Two Kohl Sisters


3. 'Any Fool Can Set Type'

McClure, South Dakota (it's on the map), was the halfway point on the stage line between Pierre and Presho, three or four miles from our claim. It consisted of the Halfway House, which combined the functions of a general store, a post office, a restaurant, and a news center for the whole community, with the barns and corrals of the old McClure ranch. And set off a few rods from the house there was another building, a small crude affair that looked like a homesteader's shack. Across its rough board front was a sign painted in big black letters:


The first time I saw that sign, I laughed aloud.

"What on earth is a newspaper doing out here?" I asked Mr. Randall, the proprietor of the Halfway House.

"It's a final-proof sheet," he answered, not realizing that the brief explanation could mean little to a stranger.

These final-proof sheets, however, were becoming an important branch of the western newspaper industry, popping up over the frontier for the sole purpose of publishing the proof notices of the homesteaders. As required by the government, each settler must have published for five consecutive weeks in the paper nearest his land, his intention to make proof (secure title to the land) with the names of witnesses to attest that he had lived up to the rules and regulations prescribed by the government.

Also, according to government ruling, such newspapers were to be paid five dollars by the landholder for each final proof published, and any contestant to a settler's right to the land must pay a publication fee. Thereby a new enterprise was created--the "final-proof" newspaper.

These weeklies carried small news items with a smattering of advertising from surrounding trade centers. But they were made up mostly of "proofs" and ready-printed material supplied by the newspaper syndicates that furnished the prints; leaving one or two blank sheets, as required by the publisher for home print. The McClure Press had two six-column pages of home print, including the legal notices.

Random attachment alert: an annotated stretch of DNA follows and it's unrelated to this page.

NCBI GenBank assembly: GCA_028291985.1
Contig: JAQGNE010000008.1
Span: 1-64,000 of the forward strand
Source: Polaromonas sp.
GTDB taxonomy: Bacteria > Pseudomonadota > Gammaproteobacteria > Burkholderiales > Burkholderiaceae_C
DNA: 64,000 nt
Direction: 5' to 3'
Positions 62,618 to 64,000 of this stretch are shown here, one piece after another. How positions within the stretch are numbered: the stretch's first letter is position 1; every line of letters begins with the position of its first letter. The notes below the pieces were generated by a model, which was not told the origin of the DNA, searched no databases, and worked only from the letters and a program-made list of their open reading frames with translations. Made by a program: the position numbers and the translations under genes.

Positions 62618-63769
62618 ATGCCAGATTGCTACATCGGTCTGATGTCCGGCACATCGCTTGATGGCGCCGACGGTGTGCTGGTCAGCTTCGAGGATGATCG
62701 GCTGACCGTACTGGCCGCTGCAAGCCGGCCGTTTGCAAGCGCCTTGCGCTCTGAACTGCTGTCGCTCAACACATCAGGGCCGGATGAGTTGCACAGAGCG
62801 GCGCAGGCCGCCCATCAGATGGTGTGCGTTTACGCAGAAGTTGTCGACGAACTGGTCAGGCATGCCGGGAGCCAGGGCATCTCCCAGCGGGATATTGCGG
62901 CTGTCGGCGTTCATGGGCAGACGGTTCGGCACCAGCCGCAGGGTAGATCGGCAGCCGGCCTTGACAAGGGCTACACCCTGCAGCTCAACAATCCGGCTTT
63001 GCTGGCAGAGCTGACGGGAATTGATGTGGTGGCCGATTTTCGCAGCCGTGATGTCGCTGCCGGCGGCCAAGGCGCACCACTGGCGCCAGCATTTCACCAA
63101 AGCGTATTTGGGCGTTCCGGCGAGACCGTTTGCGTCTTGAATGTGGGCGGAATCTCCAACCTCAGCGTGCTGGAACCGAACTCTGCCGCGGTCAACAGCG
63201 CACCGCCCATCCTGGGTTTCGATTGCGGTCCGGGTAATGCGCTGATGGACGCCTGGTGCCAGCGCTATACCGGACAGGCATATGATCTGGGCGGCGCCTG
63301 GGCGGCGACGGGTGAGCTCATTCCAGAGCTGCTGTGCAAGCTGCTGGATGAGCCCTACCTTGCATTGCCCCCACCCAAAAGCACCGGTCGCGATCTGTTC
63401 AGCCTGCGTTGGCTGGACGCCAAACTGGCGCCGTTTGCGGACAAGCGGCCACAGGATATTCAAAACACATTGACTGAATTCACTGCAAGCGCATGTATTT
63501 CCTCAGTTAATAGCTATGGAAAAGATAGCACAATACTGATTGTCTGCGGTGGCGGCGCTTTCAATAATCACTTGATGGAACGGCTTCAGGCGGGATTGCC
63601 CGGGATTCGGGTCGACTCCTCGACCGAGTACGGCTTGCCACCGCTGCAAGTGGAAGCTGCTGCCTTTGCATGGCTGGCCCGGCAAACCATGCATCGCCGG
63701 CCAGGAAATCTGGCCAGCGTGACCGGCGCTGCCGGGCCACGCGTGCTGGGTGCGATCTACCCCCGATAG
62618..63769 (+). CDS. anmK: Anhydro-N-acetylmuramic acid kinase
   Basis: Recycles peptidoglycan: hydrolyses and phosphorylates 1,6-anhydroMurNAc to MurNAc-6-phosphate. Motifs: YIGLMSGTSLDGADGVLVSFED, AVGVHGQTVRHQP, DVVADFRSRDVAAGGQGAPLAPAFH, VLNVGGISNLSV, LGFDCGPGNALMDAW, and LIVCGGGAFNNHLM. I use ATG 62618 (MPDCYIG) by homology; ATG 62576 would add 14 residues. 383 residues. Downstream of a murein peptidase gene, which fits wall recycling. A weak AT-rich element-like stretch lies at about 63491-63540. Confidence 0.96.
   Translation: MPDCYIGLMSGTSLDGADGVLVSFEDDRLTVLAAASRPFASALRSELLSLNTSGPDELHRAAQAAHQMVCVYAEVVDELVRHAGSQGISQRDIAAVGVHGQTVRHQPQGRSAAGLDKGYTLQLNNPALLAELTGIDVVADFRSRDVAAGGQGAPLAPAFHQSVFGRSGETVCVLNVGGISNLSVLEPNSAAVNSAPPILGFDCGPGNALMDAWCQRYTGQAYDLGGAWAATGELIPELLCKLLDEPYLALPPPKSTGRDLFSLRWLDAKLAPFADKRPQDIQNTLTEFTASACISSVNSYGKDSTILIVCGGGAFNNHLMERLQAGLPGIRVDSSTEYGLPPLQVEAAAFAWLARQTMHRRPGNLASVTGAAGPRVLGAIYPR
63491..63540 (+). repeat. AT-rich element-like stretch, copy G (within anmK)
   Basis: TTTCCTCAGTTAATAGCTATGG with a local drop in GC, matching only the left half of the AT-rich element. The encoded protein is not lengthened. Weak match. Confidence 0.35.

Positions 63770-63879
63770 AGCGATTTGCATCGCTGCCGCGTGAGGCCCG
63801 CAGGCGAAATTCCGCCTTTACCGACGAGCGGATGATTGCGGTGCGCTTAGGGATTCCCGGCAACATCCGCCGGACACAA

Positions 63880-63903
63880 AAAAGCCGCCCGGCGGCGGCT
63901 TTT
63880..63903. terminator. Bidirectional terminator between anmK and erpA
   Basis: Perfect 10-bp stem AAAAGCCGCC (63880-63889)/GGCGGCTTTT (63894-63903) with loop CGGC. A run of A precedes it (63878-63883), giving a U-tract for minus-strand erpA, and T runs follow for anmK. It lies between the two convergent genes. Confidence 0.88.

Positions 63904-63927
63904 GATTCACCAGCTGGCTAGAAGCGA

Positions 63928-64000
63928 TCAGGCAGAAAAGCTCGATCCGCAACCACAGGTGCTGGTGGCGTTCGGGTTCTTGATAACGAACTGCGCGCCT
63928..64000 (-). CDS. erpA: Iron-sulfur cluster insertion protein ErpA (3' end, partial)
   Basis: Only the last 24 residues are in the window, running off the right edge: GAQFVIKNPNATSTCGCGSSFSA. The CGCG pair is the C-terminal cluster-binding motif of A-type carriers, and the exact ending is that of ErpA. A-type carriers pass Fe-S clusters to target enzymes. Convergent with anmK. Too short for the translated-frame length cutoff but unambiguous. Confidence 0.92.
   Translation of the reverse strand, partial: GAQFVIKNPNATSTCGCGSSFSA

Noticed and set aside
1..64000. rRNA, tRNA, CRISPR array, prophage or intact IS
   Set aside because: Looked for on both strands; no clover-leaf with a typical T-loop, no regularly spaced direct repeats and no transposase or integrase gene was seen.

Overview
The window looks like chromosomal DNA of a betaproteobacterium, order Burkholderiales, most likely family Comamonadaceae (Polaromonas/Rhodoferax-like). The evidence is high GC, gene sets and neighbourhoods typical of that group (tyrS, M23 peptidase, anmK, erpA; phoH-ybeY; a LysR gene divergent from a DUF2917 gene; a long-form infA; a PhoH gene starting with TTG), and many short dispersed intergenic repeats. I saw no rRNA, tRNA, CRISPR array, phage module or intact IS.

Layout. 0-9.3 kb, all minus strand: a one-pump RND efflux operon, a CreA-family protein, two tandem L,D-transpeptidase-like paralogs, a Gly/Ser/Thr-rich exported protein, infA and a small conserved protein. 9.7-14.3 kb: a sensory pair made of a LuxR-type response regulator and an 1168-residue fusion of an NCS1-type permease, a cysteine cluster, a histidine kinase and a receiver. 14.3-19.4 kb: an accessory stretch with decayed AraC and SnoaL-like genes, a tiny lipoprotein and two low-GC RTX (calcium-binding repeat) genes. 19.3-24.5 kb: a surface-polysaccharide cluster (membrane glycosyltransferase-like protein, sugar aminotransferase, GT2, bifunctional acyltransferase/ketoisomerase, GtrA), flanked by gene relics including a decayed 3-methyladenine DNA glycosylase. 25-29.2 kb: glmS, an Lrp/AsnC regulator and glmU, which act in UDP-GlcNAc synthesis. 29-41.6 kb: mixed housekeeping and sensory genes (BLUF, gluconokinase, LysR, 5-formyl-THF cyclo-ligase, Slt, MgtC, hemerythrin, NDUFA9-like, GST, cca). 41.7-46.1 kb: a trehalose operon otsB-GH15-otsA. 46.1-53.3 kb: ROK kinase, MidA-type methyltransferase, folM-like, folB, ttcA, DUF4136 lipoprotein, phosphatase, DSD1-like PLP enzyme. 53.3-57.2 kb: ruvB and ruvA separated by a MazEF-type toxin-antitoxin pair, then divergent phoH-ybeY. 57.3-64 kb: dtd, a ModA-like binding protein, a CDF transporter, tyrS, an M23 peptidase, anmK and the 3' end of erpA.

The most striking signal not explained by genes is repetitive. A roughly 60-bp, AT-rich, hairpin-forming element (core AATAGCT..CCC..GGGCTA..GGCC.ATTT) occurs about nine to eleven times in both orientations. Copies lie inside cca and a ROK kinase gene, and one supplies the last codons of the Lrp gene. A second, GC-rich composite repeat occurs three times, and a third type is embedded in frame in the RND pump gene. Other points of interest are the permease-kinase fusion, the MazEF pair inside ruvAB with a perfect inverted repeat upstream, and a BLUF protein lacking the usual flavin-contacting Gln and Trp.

This paper was a proof sheet, pure and simple, run by a girl homesteader who had worked on a Minneapolis paper. Myrtle Combs was a hammer-and-tongs printer. She threw the type together, threw it onto the press and off again; slammed the print-shop door shut; mounted her old white horse, and with a gallon pail--filled with water at the trough--tied to the saddlehorn, went loping back to her claim four or five miles away. But Myrtle could be depended upon to get out the notices, which was all the owner required.

One day when I went for the mail she called to me: "Say! You want the job of running this newspaper? I'm proving up. Going home."

We needed the extra money badly. Proving-up time came in early spring. To get our deed and go home would require nearly $300, which Ida's $25 a month would not cover. Besides, I felt that I had been a heavy expense to Ida Mary because of my illness on the road, and I did not want to continue to be a burden to her. She had succeeded in finding a way to earn money and I was eager to do my own part.

I didn't know as much about running a newspaper as a hog knows about Sunday. It was a hard, dirty job which I was not physically equipped to handle. But I had lived on a homestead long enough to learn some fundamental things: that while a woman had more independence here than in any other part of the world, she was expected to contribute as much as a man--not in the same way, it is true, but to the same degree; that people who fought the frontier had to be prepared to meet any emergency; that the person who wasn't willing to try anything once wasn't equipped to be a settler. I'd try it, anyhow.

"Any fool can learn to set type," Myrtle said cheerfully. "Then throw it into the 'form' [the iron rectangle the size of the page in which the columns of set-up type are encased, ready to print]. If it don't stick, here's a box of matches. Whittle 'em down and just keep sticking 'em in where the type's loose until it does stick."

She locked the form by means of hammering tight together two wedge-shaped iron pieces, several sets of them between type and iron frame which were supposed to hold the type in the form like a vise; raised it carefully, and there remained on the tin-covered make-up table about a quarter of a column of the set type. She slammed the form down in place again, unlocked it with an iron thing she called the key, inserted more leads and slugs between the lines of type, jamming them closer together.